Read the drinks policy carefully
If you’re going on a cruise, there’s a decent chance you’ll want to enjoy a drink or two during your vacation. And the cruise companies, of course, are banking on you spending plenty of money on their alcohol.
Every cruise line has a different policy, though, so read up carefully beforehand so that you can maximize what’s allowable. Royal Caribbean, for example, allows guests to bring two 750-milliliter bottles of wine or champagne per room. Guests can also bring up to 12 17-ounce cans or bottles of nonalcoholic beverages. Bringing a few waters and sodas will help offset the pain of the $13-per-day soda packages being rolled out in 2019.
The beverages policy at Norwegian Cruise Line, however, is different. Guests may not bring any nonalcoholic beverages aboard, not even water, unless it’s for a medical reason or mixing infant formula. Guests may, however, bring bottles of wine and champagne aboard, provided they pay a corkage fee ($15 per 750 milliliter bottle).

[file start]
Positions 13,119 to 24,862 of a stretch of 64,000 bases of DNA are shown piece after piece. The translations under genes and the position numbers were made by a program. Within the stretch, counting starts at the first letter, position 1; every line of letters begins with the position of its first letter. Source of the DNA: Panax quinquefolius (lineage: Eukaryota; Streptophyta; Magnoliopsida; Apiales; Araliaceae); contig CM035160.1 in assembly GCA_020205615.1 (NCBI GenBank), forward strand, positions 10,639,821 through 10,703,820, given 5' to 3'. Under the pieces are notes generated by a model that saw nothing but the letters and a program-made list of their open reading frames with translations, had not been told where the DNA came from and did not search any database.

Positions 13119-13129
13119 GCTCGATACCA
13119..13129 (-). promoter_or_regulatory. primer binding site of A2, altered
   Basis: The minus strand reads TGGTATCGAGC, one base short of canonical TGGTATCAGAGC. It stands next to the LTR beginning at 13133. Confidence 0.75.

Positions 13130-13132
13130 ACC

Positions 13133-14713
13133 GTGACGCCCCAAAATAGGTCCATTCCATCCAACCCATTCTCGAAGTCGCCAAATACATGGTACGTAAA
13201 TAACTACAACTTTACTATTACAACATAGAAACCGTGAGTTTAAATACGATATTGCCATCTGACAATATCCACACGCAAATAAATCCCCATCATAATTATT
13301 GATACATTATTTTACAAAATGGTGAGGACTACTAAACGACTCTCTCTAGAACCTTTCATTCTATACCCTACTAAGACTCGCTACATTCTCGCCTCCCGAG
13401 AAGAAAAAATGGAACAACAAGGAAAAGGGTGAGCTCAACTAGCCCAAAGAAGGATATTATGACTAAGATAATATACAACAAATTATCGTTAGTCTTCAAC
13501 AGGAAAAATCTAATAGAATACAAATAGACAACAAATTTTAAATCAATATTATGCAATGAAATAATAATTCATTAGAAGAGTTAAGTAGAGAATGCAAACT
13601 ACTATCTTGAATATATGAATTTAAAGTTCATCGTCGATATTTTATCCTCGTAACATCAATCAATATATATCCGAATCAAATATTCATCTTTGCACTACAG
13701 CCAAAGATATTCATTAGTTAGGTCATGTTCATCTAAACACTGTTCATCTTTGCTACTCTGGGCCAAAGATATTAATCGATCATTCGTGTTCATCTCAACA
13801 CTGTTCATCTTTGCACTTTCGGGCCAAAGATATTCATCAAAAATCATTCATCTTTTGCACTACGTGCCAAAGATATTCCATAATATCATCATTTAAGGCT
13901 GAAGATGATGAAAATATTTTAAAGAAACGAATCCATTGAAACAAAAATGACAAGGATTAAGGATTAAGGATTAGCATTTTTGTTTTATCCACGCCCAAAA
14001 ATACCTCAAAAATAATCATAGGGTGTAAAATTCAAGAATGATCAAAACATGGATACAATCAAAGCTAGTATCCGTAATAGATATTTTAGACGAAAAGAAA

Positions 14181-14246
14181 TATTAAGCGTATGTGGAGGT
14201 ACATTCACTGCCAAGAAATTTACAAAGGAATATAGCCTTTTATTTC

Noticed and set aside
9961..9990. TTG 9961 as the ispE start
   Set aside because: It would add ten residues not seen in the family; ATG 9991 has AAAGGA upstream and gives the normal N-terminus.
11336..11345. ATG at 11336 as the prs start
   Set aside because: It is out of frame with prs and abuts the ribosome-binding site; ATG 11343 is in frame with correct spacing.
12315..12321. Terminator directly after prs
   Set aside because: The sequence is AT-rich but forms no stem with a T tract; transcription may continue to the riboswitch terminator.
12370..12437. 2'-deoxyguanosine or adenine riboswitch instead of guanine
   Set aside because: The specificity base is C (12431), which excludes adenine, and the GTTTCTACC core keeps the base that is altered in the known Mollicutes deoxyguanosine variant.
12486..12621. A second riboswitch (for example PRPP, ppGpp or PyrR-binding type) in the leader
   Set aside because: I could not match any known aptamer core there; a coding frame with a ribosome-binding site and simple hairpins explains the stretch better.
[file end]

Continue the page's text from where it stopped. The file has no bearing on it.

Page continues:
Residents of some states get discounts
Some cruise companies offer what’s known as a resident rate — a discount to residents of certain U.S. states. The rates vary, so it’s good to call and ask exactly which states receive a discount. When I checked out a five-night Carnival Bahamas cruise on the website Cruise Sheet leaving from Charleston, S.C., in January, I noticed that New York residents received a slight discount ($310 per person, per night instead of $328). Sometimes it’s the residents of the state that the ship is departing from who get the discount, but residents from other states can be included, too.
Sign up for emails
None of us wants more email, but it can be the best way to stay in the loop about sales and last-minute deals. Once you’ve set your sights on one or two cruise companies, sign up for their emails to monitor prices and find out when there’s a deal.
The Islands Getaway
Use those points and miles
There’s no sense in having credit card points, hotel points and airline miles if you’re not going to use them. And that trove you’ve amassed is the perfect thing to take the edge off the cost of your vacation — or in some cases, pay for it entirely.